Bridges Ventures started life as a sustainable investment manager, but in recent years has developed products in the social impact investment space, most recently its Bridges Social Impact Bond fund, which has attracted £25m in capital from a range of high-profile investors, including the European Investment Fund, Great Manchester Pension Fund, Merseyside Pension Fund, Deutsche Bank and the Prince of Wales’s Charitable Foundation.
Social impact bonds are a nascent tool to tackle societal challenges through private investment. Investors get a return if measurable outcomes are achieved. In the UK, where the first social impact bonds developed, the original investors were charitable foundations and high-net worth donors, but as they expand globally, this is changing.
In Australia, superannuation funds NGS Super and Christian Super have invested in social benefit bonds, the Australian version of social impact bonds, and Australian insurer QBE plans to invest US$100m in social impact bonds across the world over three years.
“In terms of numbers, there have been 31 social impact bonds commissioned in the UK so far, and Bridges has invested in 13 of them. And the pipeline for our social impact bond fund is looking very good at the moment. It is beautifully diverse as well, so we are investing in social impact bonds addressing issues like adoption, fostering, troubled families and teenagers, homelessness and community health,” says Giddens.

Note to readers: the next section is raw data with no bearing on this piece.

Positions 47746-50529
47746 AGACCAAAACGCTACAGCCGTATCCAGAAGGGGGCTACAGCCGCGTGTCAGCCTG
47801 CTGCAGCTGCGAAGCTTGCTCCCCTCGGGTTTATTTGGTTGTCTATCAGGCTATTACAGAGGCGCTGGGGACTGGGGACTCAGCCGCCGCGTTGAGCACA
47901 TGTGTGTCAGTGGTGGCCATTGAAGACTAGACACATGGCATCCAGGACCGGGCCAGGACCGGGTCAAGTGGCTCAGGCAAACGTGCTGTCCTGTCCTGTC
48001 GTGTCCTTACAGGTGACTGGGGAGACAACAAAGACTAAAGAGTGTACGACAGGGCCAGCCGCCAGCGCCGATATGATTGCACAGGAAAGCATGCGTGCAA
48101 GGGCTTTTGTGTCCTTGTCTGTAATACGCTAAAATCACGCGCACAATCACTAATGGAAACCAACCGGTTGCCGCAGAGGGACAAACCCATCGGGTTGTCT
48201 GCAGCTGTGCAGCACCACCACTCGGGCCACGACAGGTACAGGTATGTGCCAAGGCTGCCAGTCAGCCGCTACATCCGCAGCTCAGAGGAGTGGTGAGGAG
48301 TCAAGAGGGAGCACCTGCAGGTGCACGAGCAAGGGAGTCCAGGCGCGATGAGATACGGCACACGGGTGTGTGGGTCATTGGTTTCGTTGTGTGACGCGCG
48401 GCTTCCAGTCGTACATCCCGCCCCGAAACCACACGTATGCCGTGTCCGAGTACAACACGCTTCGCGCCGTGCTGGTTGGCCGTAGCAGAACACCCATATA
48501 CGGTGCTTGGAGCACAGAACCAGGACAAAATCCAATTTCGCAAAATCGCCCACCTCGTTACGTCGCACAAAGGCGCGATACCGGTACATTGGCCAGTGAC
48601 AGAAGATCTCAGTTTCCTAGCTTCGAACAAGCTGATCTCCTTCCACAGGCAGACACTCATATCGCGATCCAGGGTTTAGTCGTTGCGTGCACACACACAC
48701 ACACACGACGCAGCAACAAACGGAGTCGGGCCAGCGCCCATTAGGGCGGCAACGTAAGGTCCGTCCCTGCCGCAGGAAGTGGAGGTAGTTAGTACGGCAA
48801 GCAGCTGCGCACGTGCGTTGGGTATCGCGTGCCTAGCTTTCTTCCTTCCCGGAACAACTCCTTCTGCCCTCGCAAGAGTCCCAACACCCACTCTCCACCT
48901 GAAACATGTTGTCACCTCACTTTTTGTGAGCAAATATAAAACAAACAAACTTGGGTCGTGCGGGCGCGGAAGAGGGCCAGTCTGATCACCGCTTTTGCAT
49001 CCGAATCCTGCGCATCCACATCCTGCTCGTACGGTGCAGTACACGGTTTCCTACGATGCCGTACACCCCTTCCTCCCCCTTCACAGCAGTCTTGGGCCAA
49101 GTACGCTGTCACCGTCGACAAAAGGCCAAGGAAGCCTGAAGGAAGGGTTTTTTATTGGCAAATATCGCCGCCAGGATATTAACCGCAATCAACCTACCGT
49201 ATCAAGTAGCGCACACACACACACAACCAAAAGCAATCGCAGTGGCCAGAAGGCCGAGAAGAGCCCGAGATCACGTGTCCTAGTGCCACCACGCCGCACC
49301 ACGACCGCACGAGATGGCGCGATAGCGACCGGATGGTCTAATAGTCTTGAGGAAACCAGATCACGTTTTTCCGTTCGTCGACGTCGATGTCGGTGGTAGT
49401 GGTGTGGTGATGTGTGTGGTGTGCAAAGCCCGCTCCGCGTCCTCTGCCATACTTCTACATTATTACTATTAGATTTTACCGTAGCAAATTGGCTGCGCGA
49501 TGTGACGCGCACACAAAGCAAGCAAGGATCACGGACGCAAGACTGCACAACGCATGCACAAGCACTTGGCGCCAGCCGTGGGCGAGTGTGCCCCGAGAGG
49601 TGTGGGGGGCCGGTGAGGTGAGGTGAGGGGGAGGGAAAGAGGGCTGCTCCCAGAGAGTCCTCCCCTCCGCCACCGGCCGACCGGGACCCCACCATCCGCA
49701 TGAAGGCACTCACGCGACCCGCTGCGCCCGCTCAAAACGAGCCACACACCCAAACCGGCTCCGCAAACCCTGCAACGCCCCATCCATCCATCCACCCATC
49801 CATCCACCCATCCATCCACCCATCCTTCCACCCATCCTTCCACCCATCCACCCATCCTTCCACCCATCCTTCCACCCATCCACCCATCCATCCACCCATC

She envisages that they could be a very attractive investment as they develop: “If through a social impact bond teenagers stay in the school system and get better results, they may end up being employed rather than on welfare. The success of that investment is correlated to different factors compared with typical investments, and that’s exciting from an investor perspective.”
But, social impact bonds remain a controversial tool, especially with unions who feel it is encroaching on the public sector.Also, some have criticised the returns social impact bonds deliver. A social impact bond centred on early education in Chicago will deliver a rate of return of 6.3% to investors.
Giddens says: “If the social impact bond is structured correctly you are only getting a social return because the social outcome is strong. So what is really important to us is that the outcomes are set appropriately – if the investor is doing well, it is because there is a really strong and positive social impact.”
She adds that, currently, the risk and return on social impact bonds is not yet proven and says the Bridges Ventures fund will help the industry decide what return is appropriate for the level of risk.
Bridges’ next step will likely be expansion into the US. Giddens is tight-lipped about it, but news reports say it is a raising US-focused fund, following six months of expanding its brand in the country.
Looking forward, Giddens says a true focus on the long-term by institutional investors lends itself well to sustainable and impact investments: “Institutional investors think about investments which are responding to underlying challenges like climate change or an ageing population.
“If you are investing in response to these challenges that should produce an enduring mechanism for growth and value. It’s not about what’s happening in the stock market; it’s about taking a long-term view to underlying challenges and finding investible solutions. That’s where it gets really exciting.”